Randy: ... or calls us, like, "That podcast was so good," and we're like, "What about all the other ones?" The normal format we do. But I think people like it when we mix this up a bit. This is what we call the Pardon The Interruption episode. And if you don't know what I'm talking about, this is a great show. I think it's on ESPN. I'm Canadian, so I have TSN. But it's a sports thing where they go back and forth and they talk about LeBron James or Tiger Woods coming back to win the Masters, whatever it is, and they go back and forth with these two minute limited response times. And we've got a two minute timer on my high tech iPhone ready to go here, and Anna can't wait because we have a list. We are going to talk today about events. Now, event marketing, you know, before we even get into the timer, Anna, you're a fan of events, right?  
Anna: Oh yeah. I mean, I go to so many conferences every year and I love conferences. I'm a big fan. It's a great opportunity to learn new things, see new people, dive into different topics. I mean, obviously you love events because you host Conex.  
Randy: This is true, and maybe there's a relation between the fact that we're doing this one on events, and Conex is coming up August 20th to 22nd in Toronto, and we may have just announced all of our amazing speakers, but we won't talk about that. We're going to talk about, I think we've got, what is it-  
Anna: Nine.  
Randy: ... eight or nine, nine different topics. So we've got 18 minutes of amazing banter between Anna and I. The way it works is we pick the topic, I announce it to Anna, then she'll hit me back the next one, and we have two minutes for each person to start it off. So Anna, you're going to be on the buzzer first. Okay. I'm going to start the timer, and I'll set some context to this one, because it's probably the hardest question to make sure everyone understands. This is the debate of whether you enjoy going to events that are a single track model or multitrack model. Essentially, do you like everyone on that one single talk track all aligned around the same conversation, or do you like when people can kind of split out and think from a marketing perspective. You're going an ABM track or an inbound track or sales enablement track, however you think is a marketer. But that's the question. I'm starting the timer now.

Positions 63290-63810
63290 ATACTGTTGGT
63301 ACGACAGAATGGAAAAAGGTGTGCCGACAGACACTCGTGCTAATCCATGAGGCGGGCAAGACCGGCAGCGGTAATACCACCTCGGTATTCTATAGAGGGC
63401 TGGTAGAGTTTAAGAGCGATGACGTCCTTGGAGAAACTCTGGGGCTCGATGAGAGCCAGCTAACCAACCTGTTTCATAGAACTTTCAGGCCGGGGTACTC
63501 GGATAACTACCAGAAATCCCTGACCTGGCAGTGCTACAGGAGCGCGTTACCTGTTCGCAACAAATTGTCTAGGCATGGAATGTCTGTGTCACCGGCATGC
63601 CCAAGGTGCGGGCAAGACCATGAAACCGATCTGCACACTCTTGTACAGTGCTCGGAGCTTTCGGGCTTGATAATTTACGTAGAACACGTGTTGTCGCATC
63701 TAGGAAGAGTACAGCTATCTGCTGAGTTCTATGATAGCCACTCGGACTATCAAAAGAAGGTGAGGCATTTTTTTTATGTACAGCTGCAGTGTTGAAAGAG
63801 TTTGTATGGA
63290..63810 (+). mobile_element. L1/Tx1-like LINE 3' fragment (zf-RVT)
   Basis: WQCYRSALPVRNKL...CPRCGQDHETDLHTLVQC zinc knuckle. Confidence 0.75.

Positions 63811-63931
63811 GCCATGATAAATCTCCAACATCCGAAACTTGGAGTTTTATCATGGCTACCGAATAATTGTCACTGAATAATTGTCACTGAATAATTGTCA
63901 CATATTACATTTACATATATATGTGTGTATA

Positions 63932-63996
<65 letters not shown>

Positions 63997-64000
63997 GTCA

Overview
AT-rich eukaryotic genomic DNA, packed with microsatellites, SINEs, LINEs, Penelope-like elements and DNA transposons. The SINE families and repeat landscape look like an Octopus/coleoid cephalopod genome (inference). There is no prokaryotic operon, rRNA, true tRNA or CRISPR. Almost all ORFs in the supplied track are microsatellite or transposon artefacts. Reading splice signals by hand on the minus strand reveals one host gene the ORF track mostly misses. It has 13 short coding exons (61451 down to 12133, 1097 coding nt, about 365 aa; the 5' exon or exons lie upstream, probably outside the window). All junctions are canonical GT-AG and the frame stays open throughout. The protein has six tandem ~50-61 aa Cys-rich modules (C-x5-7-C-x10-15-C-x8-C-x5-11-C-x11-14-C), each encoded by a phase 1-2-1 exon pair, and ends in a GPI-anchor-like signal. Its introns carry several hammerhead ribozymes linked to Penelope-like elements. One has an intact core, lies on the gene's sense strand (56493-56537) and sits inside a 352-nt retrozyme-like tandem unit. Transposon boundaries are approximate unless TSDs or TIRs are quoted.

Anna: Okay, so single track or multitrack I got to go single track it, which is funny because multitrack is kind of the norm for conferences. But the thing that I love about single track and just having sort of one presentation at a time is you get to just experience that presentation. I get analysis paralysis when I have to decide the one session that I will go to when there are eight, nine, sometimes 10 to choose from depending on the size of the conference. And I ultimately then sometimes get stuck in a situation where I go into a session and maybe it's not quite what I thought it was going to be, so I kind of politely want to duck out, but then I'm super awkward and weird and I don't know how to do that politely, and I don't want to offend the person or make them think that I don't think they're doing a good job. So I get very nervous with multitrack. But Randy, what about you?